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Reverse vaccinology approach for the prevention of mycobacterial disease in cattle

Status: 
Active
Competition: 
2014 Large-Scale Applied Research Project Competition – Genomics and Feeding the Future
Sector: 
Agriculture and Agri Food
Genome Centre(s):
Genome Prairie, Genome British Columbia
Project Leader(s):
Andrew Potter (VIDO-InterVac, University of Saskatchewan), Robert Hancock (University of British Columbia)
Fiscal Year Project Launched: 
2015-2016
Project Description: 

This project aims to develop vaccines against two important infectious diseases of cattle,Johne’s disease and bovine tuberculosis.Infections are a leading cause of sickness and death in cattle,causing direct economic losses to producers and even more serious losses associated with international trade restrictions(as seen with mad cow disease)and decreased public confidence in food quality.Infectious diseases also posearisk to human health if they are transferred to people.The most effective way to prevent infectious diseasein animals such as cattle is vaccination.Lack of effective vaccines for some diseases contributes to the over use of antibiotics and to a strategy of slaughtering infected animals, which has come under increasing public scrutiny.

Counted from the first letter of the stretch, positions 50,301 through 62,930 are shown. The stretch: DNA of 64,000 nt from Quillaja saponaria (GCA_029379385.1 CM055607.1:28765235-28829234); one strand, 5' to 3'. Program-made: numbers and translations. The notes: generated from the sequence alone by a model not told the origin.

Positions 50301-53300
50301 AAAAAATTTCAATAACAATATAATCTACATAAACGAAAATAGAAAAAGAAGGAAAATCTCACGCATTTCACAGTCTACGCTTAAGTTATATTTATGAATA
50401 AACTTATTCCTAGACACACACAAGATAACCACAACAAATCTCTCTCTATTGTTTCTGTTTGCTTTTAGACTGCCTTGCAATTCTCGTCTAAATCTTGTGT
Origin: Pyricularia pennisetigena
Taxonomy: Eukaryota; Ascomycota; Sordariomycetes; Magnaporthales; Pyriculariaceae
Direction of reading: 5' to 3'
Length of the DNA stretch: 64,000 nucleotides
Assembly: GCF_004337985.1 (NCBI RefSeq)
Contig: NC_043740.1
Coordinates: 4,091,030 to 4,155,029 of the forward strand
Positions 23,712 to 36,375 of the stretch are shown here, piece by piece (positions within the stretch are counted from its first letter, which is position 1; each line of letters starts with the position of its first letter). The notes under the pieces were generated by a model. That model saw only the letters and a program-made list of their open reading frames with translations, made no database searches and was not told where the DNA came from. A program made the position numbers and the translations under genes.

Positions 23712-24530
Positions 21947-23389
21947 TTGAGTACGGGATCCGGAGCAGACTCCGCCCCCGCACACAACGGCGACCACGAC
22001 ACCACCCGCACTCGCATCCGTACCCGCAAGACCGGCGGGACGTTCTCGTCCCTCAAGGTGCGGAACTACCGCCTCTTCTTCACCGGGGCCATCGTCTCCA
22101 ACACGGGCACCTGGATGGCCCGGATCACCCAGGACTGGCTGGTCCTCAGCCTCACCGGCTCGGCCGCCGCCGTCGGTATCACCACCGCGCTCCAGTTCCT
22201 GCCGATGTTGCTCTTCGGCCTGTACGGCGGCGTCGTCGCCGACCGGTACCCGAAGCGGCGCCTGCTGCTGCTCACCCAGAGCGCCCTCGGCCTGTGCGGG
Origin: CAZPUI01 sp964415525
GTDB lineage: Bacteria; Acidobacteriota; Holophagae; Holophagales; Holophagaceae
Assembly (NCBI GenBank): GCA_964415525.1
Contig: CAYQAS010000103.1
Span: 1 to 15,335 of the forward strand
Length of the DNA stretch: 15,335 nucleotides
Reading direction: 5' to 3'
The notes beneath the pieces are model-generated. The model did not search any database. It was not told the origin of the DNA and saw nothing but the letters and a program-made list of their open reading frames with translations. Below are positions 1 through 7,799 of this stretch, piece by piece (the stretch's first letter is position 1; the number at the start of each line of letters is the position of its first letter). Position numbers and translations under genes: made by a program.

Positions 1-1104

Dr.Andrew Potter of VIDO-Inter Vac,University of Saskatchewan and Dr. Robert Hancock of the University of British Columbia are leading a team taking a“reverse vaccinology”approach to preventing infectious diseases in cattle.This approachuses genomic technology to screen large numbers of bacterial proteins simultaneously to identify those that have properties that can stimulate a protective immuneres ponsein cattle.These proteins then form the basis for developing novelvaccines and immunization strategies.The team will focus on two common cattle diseases,bovinetuberculosis,adebilitating diseasethat can spread to manand other domestic and wild animals,and Johne’s Disease,a gastro intestinal disease, developing and bringing to market vaccines for these costly diseases with in two years’ of the project’s end.The team will also develop companion diagnostics that will differentiate vaccinated from infected animals. 

The team’s work will ultimately increase productivity and profitability for cattle producer sand increase public confidence by reducing the use of slaughter or antibiotics to control infections.It will also enhance Canada’s reputation as a major Agri food producer.The annual financial impact of the vaccinesis estimated to be around $100 million,with international sales of a further $400 million.